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South Korean operators and ports execute COVID-19 contingency plans

South Korea has suddenly become the world’s second largest COVID-19 cluster, its liner operators and container port authorities have implemented contingency plans similar to their Chinese counterparts, in response including homeworking for staff and emphasising hygiene.

A spokesman for Hyundai Merchant Marine, South Korea's foremost liner operator, told Container News the company has implemented work-from-home arrangements while arranging for other staff to be split between the main office and alternative locations.

Container News understands 80 HMM staff have been told to work from a location near the company's Seoul office, in case the headquarters is hit by an infection.

A tenth of HMM's staff have been designated to issue bills of lading, arrange urgent shipments and receive and pay out monies, if the headquarters are affected.

Heung-A Line, formed from the merger of the container shipping businesses of Heung-A Shipping and Sinokor Merchant Marine, has limited external meetings and has remote working arrangements for its headquarters.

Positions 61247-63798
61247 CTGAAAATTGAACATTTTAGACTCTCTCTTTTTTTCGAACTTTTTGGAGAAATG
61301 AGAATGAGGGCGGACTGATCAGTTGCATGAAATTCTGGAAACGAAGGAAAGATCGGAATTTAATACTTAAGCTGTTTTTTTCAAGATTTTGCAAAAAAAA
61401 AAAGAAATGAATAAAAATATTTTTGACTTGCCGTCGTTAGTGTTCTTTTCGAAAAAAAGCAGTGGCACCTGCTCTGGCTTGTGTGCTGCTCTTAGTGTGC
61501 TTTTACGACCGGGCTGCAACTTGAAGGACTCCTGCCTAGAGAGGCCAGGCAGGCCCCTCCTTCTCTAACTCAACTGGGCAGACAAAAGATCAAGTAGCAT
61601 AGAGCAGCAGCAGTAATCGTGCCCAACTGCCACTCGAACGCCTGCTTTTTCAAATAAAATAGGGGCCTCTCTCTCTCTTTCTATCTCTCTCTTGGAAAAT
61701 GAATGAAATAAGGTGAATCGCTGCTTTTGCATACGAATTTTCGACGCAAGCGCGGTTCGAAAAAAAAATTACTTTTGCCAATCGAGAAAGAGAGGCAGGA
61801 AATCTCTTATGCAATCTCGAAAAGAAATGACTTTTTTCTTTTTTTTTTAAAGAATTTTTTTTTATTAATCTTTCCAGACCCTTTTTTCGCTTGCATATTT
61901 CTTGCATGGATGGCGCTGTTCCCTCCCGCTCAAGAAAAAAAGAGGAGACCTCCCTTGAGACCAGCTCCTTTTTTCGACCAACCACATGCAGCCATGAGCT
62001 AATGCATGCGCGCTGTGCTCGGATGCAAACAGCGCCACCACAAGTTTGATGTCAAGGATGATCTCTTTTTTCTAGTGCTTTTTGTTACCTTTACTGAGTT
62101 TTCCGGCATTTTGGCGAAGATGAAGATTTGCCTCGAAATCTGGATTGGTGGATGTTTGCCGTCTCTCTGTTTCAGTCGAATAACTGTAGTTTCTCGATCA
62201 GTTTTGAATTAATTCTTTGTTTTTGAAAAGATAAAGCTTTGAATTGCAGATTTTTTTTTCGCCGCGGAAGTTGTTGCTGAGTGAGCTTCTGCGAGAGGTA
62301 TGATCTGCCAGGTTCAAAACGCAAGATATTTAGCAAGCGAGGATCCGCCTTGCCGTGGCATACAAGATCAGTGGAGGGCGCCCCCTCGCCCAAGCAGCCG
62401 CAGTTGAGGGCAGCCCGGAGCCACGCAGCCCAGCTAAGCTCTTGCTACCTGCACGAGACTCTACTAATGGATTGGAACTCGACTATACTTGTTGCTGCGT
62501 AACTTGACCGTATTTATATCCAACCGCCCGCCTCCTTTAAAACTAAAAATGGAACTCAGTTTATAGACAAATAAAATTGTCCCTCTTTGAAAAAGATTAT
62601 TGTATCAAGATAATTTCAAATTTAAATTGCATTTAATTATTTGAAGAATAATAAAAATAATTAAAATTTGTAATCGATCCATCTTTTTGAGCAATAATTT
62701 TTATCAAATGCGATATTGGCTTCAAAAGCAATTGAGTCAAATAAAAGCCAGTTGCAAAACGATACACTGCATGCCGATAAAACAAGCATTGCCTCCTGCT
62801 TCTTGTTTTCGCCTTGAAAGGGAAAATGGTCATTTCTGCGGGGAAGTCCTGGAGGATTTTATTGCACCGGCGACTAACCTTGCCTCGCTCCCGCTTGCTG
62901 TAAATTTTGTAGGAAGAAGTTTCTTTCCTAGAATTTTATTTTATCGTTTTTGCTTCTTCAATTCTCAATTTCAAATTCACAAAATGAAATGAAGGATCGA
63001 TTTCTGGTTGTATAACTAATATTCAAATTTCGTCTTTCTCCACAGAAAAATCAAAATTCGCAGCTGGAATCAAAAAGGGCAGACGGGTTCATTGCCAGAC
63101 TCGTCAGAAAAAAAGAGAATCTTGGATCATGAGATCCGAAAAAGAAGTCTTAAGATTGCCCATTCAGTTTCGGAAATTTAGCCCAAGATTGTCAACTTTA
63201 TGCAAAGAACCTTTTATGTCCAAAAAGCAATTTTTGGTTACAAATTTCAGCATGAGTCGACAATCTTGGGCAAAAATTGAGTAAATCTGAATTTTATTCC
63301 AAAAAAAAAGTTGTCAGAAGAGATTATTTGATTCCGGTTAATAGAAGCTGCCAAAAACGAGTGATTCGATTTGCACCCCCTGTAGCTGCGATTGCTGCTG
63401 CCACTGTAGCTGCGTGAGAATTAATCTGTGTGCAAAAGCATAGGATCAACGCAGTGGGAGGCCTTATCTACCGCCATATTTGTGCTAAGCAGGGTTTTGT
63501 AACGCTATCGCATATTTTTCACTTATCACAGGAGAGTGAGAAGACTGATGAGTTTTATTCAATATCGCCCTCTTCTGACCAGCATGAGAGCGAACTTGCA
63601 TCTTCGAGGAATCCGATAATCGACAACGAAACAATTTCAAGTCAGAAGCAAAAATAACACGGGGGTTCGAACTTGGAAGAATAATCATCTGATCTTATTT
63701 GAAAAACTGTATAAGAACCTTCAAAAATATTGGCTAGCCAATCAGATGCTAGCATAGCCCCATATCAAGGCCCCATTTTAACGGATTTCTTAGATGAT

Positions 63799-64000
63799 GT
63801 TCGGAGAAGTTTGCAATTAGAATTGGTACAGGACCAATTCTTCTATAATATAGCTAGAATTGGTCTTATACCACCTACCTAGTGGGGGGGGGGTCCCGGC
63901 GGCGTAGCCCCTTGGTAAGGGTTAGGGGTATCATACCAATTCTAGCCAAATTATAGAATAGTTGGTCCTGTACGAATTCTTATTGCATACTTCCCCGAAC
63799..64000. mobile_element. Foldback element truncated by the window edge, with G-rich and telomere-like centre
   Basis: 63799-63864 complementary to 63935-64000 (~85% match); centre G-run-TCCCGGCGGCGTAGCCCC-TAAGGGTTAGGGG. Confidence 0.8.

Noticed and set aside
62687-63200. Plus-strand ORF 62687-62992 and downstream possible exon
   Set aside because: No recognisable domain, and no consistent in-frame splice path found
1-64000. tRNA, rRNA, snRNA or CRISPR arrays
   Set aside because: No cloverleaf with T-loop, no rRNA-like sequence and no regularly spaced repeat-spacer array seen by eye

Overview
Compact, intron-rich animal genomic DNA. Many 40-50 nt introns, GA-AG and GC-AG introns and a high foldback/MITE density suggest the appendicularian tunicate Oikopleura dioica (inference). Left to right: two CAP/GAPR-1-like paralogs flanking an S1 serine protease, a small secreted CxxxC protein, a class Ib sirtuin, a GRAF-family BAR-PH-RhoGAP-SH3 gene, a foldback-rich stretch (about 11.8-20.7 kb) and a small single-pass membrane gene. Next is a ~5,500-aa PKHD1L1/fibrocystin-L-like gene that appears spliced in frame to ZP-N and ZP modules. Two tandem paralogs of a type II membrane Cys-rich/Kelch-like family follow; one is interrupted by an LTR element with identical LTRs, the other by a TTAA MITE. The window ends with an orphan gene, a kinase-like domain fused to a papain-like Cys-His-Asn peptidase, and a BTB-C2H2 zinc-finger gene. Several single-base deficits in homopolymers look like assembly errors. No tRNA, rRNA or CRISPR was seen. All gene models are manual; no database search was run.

COVID-19 surfaced in Wuhan, China, in December 2019, but has spread worldwide, with more than 88,000 infections and 3,000 deaths.

South Korea’s COVID-19 cases surged from 18 February, with health authorities tracing these to a sect whose members visited Wuhan in January 2020.

As of 3 March, there are more than 4,200 COVID-19 infections in South Korea and 22 persons, all with pre-existing health conditions, have died.

South Korean port authorities are also taking precautions due to the many cargoes and foreign seafarers that enter the country. Busan port authority has split its workforce into alternative sites and batches of staff have meals at 20-minute intervals, to minimise crowded gatherings. Incheon Port Authority has adopted similar precautions.

The COVID-19 outbreak has disrupted factory output, shipping and port operations, costing billions of dollars in world trade.

Acknowledging the impact on the shipping industry, the Ministry of Oceans and Fisheries (MOF) said port fees will be halved for the next six months, effective 2 March.

Separately, the MOF has identified empty containers as a possible carrier for the virus. Testing and cleaning of empty containers accumulating in the country's ports will be carried out to limit the spread of the virus said the MOF.

Martina Li
Asia Corrspondent

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